Trade in the Mediterranean was at its lowest level in history when the Vikings began their expansion. The Viking expansion opened new trade routes in Arab and Frankish lands, took control of trade markets dominated by the Frisians after the Franks destroyed the Frisian fleet. Viking settlements in Ireland and Great Britain are thought to have been male enterprises, however some graves show nearly equal male/female distribution. Disagreement is due to method of classification; the males buried during that period in a cemetery on the Isle of Man had names of Norse origin, while the females there had names of indigenous origin. Irish and British women are mentioned in old texts on the founding of Iceland, indicating that the Viking explorers were accompanied there by women from the British Isles who either came along voluntarily or were taken along by force. Genetic studies of the population in the Western Isles and Isle of Skye show that Viking settlements were established by male Vikings who mated with women from the local populations of those places.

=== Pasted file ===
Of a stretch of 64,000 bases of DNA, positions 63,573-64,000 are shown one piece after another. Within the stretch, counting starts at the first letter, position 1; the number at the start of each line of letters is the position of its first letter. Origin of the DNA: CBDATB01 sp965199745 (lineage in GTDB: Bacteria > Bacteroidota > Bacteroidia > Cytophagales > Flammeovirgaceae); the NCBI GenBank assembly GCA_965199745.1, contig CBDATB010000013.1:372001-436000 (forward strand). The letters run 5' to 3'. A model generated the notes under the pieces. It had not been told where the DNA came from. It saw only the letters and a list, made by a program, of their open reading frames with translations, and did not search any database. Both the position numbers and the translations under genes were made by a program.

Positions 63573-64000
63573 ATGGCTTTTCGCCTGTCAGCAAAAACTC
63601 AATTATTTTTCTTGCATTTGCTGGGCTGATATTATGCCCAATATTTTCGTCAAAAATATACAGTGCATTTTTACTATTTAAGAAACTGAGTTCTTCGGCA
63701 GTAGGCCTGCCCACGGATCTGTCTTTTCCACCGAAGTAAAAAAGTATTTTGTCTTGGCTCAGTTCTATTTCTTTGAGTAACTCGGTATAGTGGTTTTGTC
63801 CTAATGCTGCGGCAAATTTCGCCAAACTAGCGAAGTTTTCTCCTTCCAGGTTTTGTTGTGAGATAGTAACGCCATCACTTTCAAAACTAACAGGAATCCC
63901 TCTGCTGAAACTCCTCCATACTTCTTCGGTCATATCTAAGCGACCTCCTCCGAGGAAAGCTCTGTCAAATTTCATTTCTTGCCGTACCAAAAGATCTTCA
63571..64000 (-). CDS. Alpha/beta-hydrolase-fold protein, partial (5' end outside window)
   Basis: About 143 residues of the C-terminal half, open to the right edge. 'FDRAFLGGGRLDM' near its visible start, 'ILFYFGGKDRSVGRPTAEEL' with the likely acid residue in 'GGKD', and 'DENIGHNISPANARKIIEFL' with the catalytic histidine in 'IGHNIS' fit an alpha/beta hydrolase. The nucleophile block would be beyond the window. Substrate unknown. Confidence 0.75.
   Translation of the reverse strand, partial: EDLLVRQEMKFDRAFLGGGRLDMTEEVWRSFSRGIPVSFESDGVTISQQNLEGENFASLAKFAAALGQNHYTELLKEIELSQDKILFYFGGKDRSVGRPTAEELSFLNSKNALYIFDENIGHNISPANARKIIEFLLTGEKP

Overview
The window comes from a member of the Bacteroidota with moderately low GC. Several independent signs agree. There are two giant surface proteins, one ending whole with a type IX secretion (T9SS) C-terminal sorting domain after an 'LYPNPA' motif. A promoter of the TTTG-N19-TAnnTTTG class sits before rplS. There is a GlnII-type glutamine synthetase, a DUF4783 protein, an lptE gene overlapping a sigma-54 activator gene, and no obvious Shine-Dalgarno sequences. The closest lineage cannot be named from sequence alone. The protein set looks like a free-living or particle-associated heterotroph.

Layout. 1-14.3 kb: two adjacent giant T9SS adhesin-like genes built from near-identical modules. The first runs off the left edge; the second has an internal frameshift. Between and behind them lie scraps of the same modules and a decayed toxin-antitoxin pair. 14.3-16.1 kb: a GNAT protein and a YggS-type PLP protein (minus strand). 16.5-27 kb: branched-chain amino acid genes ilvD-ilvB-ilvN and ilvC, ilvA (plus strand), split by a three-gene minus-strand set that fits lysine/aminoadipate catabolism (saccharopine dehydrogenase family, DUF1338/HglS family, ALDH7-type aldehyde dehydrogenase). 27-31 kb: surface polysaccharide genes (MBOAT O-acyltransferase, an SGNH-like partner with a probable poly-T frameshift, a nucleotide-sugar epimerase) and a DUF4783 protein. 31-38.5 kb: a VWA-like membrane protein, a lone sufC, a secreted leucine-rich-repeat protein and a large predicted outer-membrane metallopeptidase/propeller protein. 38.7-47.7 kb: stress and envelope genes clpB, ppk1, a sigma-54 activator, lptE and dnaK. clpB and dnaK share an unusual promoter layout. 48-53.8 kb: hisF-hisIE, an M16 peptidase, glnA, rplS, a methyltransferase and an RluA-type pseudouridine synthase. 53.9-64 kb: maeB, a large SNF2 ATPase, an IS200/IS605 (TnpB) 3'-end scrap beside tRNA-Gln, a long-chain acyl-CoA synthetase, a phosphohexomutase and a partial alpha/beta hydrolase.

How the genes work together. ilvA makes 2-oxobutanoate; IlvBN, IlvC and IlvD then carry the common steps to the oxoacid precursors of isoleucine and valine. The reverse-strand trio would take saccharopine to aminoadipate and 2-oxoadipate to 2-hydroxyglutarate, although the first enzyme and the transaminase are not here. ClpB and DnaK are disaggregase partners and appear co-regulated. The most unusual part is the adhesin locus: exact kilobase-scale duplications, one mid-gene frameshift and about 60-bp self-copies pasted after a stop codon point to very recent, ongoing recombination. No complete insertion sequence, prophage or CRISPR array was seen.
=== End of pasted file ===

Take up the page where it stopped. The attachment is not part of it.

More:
However, not all Viking settlements were male. Genetic studies of the Shetland population suggest that family units consisting of Viking women as well as men were the norm among the migrants to these areas; this may be because areas like the Shetland Islands, being closer to Scandinavia, were more suitable targets for family migrations, while frontier settlements further north and west were more suitable for groups of unattached male colonizers. During the reign of King Beorhtric of Wessex three ships of "Northmen" landed at Portland Bay in Dorset; the local reeve mistook the Vikings for merchants and directed them to the nearby royal estate, but the visitors killed him and his men. The earliest recorded planned Viking raid, on 6 January 793, targeted the monastery on the island of Lindisfarne, off the north-east coast of Northumbria. According to the 12th-century Anglo-Norman chronicler Symeon of Durham, the raiders killed the resident monks or threw them into the sea to drown or carried them away as slaves—along with some of the church treasures.